Cervical cancer is the most common cause of cancer-related deaths in women in 42 low-income and lower-middle-income countries (LMICs), with the highest age-standardised incidence rates (40 cases per 100 000 women-years) occurring in 15 countries in sub-Saharan Africa. The gross disparity of the burden of this highly preventable disease, whereby 290 000 (51%) of the 570 000 new cases estimated to occur annually befall women in LMICs, has led many people to call attention to the need for urgent action.
In fact, valuable new tools have been developed in the past 20 years to make prevention more feasible, even in low-resource settings: the human papillomavirus (HPV) vaccine, HPV testing, the use of self-collected samples for HPV testing, thermal ablation for treating cervical pre-cancer, the use of mobile phones to improve follow-up after screening, and machine learning to improve visual assessment. These developments have raised the possibility that we can now have a substantial impact in preventing cervical cancer, if these advances are scaled up and applied judiciously.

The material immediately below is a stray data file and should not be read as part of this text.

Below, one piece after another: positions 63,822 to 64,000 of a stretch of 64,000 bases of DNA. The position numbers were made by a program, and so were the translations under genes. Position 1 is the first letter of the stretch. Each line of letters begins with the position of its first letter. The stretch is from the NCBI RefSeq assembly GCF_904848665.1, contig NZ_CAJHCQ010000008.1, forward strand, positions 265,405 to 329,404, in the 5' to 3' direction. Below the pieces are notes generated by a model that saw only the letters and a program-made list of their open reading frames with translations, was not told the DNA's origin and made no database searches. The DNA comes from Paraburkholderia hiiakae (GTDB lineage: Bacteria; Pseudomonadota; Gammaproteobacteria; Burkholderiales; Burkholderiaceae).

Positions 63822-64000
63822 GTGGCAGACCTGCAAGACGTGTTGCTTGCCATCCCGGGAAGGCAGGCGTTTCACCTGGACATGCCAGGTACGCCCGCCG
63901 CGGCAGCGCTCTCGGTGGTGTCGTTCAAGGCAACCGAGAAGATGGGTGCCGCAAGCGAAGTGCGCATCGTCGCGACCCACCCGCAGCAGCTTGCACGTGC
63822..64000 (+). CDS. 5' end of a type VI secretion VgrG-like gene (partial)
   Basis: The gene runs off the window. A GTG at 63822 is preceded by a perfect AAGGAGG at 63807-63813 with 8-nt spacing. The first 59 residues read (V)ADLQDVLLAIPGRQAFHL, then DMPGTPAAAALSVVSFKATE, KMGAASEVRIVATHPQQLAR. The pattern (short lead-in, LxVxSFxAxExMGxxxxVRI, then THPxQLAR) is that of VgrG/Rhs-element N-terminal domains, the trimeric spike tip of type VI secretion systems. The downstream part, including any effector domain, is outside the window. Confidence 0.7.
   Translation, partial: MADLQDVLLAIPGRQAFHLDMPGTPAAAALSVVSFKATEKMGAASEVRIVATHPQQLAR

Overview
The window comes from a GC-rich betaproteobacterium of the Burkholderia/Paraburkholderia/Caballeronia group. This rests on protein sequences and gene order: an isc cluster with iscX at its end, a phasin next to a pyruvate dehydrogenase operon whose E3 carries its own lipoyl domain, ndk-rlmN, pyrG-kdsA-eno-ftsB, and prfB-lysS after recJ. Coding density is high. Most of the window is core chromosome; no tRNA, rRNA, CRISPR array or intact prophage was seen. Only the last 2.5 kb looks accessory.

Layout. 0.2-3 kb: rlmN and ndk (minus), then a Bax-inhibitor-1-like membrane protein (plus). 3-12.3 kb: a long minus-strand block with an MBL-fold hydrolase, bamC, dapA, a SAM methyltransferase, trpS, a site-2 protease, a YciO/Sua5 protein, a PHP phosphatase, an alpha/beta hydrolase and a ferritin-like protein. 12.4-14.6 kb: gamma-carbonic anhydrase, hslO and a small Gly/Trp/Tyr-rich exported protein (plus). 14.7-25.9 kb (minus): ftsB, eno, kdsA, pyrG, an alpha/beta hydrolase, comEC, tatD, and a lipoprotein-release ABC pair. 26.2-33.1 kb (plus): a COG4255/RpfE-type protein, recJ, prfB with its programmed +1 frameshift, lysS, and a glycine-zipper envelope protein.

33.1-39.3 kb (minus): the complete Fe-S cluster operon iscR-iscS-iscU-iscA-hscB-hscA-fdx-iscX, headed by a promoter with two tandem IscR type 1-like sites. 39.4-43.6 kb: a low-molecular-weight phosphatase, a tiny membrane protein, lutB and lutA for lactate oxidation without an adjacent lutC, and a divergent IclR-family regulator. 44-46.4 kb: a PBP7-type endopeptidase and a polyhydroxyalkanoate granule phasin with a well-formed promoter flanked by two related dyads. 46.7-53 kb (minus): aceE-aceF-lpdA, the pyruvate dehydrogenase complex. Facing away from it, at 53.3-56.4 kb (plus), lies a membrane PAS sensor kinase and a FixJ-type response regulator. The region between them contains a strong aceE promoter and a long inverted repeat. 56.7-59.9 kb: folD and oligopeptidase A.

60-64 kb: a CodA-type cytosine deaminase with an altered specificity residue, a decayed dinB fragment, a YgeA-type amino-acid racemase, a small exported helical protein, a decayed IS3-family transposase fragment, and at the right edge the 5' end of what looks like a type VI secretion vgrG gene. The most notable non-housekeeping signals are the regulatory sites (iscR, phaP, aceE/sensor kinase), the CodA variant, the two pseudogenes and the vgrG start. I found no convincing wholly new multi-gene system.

Read the entire journal article at The Lancet. Vivien Tsu, Clinical Professor of Global Health, is the lead author.